CDC: US measles cases reach highest number since ’92
There have been 971 cases of measles reported in the United States this year, the US Centers for Disease Control and Prevention said Thursday.
This means 2019, which is not quite half over, now has the greatest number of cases in a single year in nearly three decades.
The number of cases in 1994 was 963, which was lower than in 1992 when there were 2,237 cases.
“Measles is preventable and the way to end this outbreak is to ensure that all children and adults who can get vaccinated, do get vaccinated. Again, I want to reassure parents that vaccines are safe, they do not cause autism. The greater danger is the disease that vaccination prevents,” said CDC Director Dr. Robert Redfield.
Measles was eliminated in the United States in 2000, meaning it was no longer continuously transmitted in the country.
Cases have been reported in 26 states this year so far.
New York has been the largest contributor to this year’s unfortunate milestone with nearly 700 cases of measles reported this year in the state. Most of those cases have been in Orthodox Jewish communities with low vaccination rates.
Clark County in Washington state had the second-largest outbreak in the US this year with more than 70 cases reported. The county has low vaccination rates.
“If these outbreaks continue through summer and fall, the United States may lose its measles elimination status. That loss would be a huge blow for the nation and erase the hard work done by all levels of public health. The measles elimination goal, first announced in 1966 and accomplished in 2000, was a monumental task,” the agency said in statement. “Before widespread use of the measles vaccine, an estimated 3 to 4 million people got measles each year in the United States, along with an estimated 400 to 500 deaths and 48,000 hospitalizations.”
The elimination of the virus in the United States is attributed to widespread measles, mumps and rubella vaccination and a “strong public health infrastructure to detect and contain measles,” according to the CDC.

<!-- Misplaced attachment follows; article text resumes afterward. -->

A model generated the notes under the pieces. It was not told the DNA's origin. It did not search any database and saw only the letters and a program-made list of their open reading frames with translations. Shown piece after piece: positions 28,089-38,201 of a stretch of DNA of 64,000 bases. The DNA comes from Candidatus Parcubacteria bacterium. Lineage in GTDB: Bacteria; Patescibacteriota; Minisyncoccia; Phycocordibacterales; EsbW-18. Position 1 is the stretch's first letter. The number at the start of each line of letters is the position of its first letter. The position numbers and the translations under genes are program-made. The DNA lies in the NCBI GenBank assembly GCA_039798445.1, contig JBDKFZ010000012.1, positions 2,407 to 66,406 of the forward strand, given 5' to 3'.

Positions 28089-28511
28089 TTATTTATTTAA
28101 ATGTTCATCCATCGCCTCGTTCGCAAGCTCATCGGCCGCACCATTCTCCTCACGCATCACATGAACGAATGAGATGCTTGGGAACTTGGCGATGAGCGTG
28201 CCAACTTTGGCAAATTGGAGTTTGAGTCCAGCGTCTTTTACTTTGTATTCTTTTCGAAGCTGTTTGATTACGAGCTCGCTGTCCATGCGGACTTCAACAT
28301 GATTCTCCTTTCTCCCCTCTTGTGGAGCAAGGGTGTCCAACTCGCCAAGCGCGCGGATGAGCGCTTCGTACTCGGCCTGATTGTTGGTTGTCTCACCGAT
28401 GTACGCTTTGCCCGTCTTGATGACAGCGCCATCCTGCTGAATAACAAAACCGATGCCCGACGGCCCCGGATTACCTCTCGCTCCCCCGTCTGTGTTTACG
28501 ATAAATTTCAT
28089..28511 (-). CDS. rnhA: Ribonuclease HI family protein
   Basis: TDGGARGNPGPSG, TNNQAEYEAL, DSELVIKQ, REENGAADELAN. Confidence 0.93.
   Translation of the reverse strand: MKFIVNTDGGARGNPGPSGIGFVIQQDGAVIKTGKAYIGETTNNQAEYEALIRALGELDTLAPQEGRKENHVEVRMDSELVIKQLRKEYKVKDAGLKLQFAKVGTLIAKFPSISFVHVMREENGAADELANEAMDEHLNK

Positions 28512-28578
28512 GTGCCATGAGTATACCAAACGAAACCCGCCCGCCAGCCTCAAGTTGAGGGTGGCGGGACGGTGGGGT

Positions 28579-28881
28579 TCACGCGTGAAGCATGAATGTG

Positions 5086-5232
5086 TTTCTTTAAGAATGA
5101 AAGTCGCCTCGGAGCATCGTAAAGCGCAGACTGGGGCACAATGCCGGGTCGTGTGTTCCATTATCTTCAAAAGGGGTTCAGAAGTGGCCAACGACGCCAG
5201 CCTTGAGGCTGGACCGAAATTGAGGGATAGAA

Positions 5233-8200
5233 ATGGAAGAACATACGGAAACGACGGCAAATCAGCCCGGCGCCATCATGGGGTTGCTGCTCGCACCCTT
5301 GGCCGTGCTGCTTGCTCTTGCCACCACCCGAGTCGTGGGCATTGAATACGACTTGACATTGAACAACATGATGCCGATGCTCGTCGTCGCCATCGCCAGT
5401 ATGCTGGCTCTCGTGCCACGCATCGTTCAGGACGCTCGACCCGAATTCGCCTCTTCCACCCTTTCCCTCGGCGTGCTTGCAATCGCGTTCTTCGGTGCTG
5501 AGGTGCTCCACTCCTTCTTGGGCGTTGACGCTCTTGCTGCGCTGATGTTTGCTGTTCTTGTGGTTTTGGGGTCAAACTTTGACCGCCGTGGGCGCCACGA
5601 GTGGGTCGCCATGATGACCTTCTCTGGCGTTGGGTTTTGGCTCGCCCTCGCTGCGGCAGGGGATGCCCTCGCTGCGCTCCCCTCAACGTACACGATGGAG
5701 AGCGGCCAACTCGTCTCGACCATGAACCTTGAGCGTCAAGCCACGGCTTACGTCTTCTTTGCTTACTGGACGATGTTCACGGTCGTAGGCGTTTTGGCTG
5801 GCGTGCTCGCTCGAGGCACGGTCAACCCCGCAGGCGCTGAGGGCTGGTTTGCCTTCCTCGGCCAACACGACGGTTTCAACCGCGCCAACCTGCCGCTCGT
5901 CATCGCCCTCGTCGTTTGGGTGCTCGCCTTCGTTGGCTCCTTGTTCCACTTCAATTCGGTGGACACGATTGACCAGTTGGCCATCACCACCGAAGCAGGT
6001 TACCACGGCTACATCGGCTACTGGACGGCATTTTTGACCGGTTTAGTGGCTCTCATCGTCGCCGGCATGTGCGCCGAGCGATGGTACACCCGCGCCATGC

“Your decision to vaccinate will protect your family’s health and your community’s well-being,” Redfield said. “CDC will continue working with public health responders across our nation to bring this outbreak to an end.”
The cases in the Unites States are imported from international travel and then local outbreaks begin when the highly contagious illness spreads to those who are not immune to the virus from vaccination or having recovered from measles. With the busy summer travel season just about to get underway there’s concern about continued importation of measles among vacationers.
In communities with 95% or more of residents who are vaccinated against the virus, herd immunity works. That’s when unvaccinated people are protected because so many of those around them are.
Dr. Anthony Fauci, director of the National Institute of Allergy and Infectious Diseases told lawmakers earlier this year that more needs to be done.
“I consider it an irony that you have one of the most contagious viruses known to man juxtaposed against one of the most effective vaccines they have,” Fauci said. “Yet we don’t do and have not done what could be done – namely eliminate eradicate the virus.”
Correction: A quote from the CDC in a previous version of this story incorrectly stated the year when the measles elimination goal was announced.
CNN’s John Bonifield contributed to this report